In a recent "discussion" on another blog, I repeatedly heard the refrain that we ivory-tower pie-in-the-sky university computer science professor types just aren't preparing students suitably for "real-world" employment. Personally, I think that's just BS. However, I realize I may have a fairly biased viewpoint. I teach at Harvard, and, if I may say so, our students are generally quite good and do well in the job market. Having spent some time in industry, and, if I may so so, being perhaps more interested than the average theorist about practical issues, I attempt to add "real-world" aspects to my classes, like programming assignments in my undergraduate theory course.

Now occasionally I catch students who admit to reading this blog. I mean all students, from whatever school, undergraduates and graduate students, not just students from my classes or Harvard students. I hope some of you are reading now. Because I'd like to ask you to enlighten me. (That means, for instance, I'll keep quiet on the comments.) Please tell me, in your experience, did your education prepare you for your life after in the real world. (For current students, you can comment on how you feel your education is preparing you.)

While I'd expect you to comment anonymously, I'd ask that you provide salient information where possible. (Harvard student or not, current undergraduate or long-time real-world person, CS or EE or other major, etc.) I'd also greatly enjoy hearing specific comments and criticism regarding my own classes, from any ex-students out there.

And in advance of some annoying anonymous commenter who might feel the need to say how out of touch I must be that I need to find out how students are doing by asking on my blog, please rest assured I have other sources of information (both personal and data-driven) on the subject, but this is, hopefully, an interesting opportunity for me and others to gain more insight.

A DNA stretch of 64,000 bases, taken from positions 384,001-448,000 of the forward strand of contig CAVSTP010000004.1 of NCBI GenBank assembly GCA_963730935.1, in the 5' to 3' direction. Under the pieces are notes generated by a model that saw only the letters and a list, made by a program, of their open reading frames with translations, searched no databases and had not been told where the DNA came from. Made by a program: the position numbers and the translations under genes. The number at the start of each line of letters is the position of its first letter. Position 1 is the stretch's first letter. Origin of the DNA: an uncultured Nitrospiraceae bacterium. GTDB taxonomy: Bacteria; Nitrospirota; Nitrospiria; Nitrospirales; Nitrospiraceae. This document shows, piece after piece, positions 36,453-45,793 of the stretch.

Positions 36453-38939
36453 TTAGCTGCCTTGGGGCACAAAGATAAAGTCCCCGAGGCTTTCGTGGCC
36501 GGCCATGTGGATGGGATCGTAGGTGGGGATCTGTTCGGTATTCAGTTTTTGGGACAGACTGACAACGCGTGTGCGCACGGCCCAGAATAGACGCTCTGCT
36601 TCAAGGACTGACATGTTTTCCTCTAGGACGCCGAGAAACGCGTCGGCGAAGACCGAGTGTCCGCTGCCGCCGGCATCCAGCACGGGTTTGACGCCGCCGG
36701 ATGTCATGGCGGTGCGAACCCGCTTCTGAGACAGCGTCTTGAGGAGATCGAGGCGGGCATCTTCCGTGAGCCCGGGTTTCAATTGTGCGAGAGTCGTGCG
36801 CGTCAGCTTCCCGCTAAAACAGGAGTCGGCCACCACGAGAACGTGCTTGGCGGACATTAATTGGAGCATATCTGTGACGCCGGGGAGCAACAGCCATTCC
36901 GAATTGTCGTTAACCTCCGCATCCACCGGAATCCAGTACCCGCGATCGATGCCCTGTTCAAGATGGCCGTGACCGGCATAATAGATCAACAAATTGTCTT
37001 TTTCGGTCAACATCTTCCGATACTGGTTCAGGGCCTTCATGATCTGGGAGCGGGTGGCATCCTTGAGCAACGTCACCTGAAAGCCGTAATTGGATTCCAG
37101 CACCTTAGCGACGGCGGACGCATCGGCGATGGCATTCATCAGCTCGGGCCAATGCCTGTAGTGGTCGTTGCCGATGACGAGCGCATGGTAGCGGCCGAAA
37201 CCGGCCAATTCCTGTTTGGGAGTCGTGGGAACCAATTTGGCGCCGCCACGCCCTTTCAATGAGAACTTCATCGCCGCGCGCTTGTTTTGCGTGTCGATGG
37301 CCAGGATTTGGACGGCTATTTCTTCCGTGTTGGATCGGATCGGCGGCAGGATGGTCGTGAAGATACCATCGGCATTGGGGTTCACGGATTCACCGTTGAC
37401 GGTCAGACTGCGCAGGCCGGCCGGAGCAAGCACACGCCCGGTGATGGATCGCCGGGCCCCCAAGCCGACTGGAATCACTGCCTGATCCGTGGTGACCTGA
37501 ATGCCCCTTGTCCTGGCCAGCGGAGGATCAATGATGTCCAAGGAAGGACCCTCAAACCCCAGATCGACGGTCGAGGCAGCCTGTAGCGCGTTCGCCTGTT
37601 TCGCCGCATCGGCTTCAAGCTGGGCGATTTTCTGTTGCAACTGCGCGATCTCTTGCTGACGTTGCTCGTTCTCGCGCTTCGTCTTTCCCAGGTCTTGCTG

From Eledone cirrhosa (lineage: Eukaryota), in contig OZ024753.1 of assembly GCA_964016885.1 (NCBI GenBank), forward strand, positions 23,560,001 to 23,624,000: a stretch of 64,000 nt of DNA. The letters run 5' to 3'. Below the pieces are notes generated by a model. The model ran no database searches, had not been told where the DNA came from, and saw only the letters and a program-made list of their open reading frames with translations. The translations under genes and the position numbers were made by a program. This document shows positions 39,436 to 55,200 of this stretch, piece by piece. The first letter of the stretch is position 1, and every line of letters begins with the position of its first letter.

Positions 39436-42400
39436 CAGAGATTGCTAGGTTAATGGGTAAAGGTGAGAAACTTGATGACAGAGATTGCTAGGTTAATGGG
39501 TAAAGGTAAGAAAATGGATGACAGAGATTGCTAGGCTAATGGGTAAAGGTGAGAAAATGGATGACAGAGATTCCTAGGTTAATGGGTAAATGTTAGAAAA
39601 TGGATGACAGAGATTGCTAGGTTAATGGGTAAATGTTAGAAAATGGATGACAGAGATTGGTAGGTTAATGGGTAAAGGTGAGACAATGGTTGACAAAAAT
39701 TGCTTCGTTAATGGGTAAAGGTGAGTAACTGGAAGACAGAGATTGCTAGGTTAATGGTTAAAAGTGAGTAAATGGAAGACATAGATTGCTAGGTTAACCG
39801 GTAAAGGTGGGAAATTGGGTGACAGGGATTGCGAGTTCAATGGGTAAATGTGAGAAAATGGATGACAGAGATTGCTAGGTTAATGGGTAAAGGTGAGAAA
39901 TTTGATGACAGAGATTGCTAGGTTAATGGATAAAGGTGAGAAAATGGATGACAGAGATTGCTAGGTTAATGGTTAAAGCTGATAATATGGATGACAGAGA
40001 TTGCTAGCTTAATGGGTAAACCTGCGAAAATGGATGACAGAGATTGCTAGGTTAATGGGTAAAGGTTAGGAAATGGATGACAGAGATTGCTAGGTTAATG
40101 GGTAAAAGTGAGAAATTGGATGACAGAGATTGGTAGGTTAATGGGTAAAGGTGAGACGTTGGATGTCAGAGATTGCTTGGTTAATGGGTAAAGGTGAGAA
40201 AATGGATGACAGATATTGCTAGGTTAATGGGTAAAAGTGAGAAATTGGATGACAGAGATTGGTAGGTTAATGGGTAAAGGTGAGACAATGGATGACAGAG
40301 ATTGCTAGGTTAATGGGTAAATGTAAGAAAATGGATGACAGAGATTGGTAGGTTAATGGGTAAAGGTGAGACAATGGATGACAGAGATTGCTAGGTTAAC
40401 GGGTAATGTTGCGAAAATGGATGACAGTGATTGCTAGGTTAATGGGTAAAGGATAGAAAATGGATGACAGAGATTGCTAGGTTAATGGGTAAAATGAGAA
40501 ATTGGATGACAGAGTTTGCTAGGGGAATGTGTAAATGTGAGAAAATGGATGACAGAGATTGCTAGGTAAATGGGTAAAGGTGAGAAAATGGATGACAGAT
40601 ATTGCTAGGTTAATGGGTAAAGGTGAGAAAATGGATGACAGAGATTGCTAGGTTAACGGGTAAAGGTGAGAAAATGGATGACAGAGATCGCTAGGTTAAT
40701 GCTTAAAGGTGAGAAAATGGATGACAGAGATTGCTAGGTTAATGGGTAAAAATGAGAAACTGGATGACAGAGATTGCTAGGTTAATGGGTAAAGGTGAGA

Thursday, December 06, 2007

Graham/Rexford talk on GENI/CCC

The CRA has the slides for a presentation by Susan Graham and Jennifer Rexford at the Grace Hopper Conference: Introducing the Computing Community Consortium. It's a nice talk covering the CCC, GENI, and some of Jennifer's current research.

Wednesday, December 05, 2007

SIAM is Spamming Me

Many of us received a note from SIAM today, starting with:

Dear Speaker:

We are so pleased that you are going to be a part of the ACM-SIAM Symposium on Discrete Algorithms (SODA08).

Please be advised SIAM has not yet received your conference registration. Although you may register on-site, SIAM requests you register in advance to confirm presentation of your paper.

I had to search my e-mail, to confirm my memory that I had in fact registered. I sent a note back to the sender explaining I had an e-mail confirmation, and got back this response.

Dear Michael Mitzenmacher,

Please note that this is a mass mailing. It clearly states and the end of the registration reminder

“If you have already registered please disregard this message”.

Indeed it does. But why then send a mass mailing saying clearly at the beginning of the message that they haven't gotten a registration, instead of just sending a reminder that speakers need to register? What makes this SIAM conference person (whose name I'm politely removing) think this is OK? It's not to me. I've sent a complaint, and I plan to complain further to SIAM staff at the conference.

Tuesday, December 04, 2007

Discussion over at the Complexity Blog...

For those who miss my regularly scheduled program, I'm busy inciting arguments over at the Computational Complexity blog on quiz-style interview....

The regularly scheduled program will return shortly.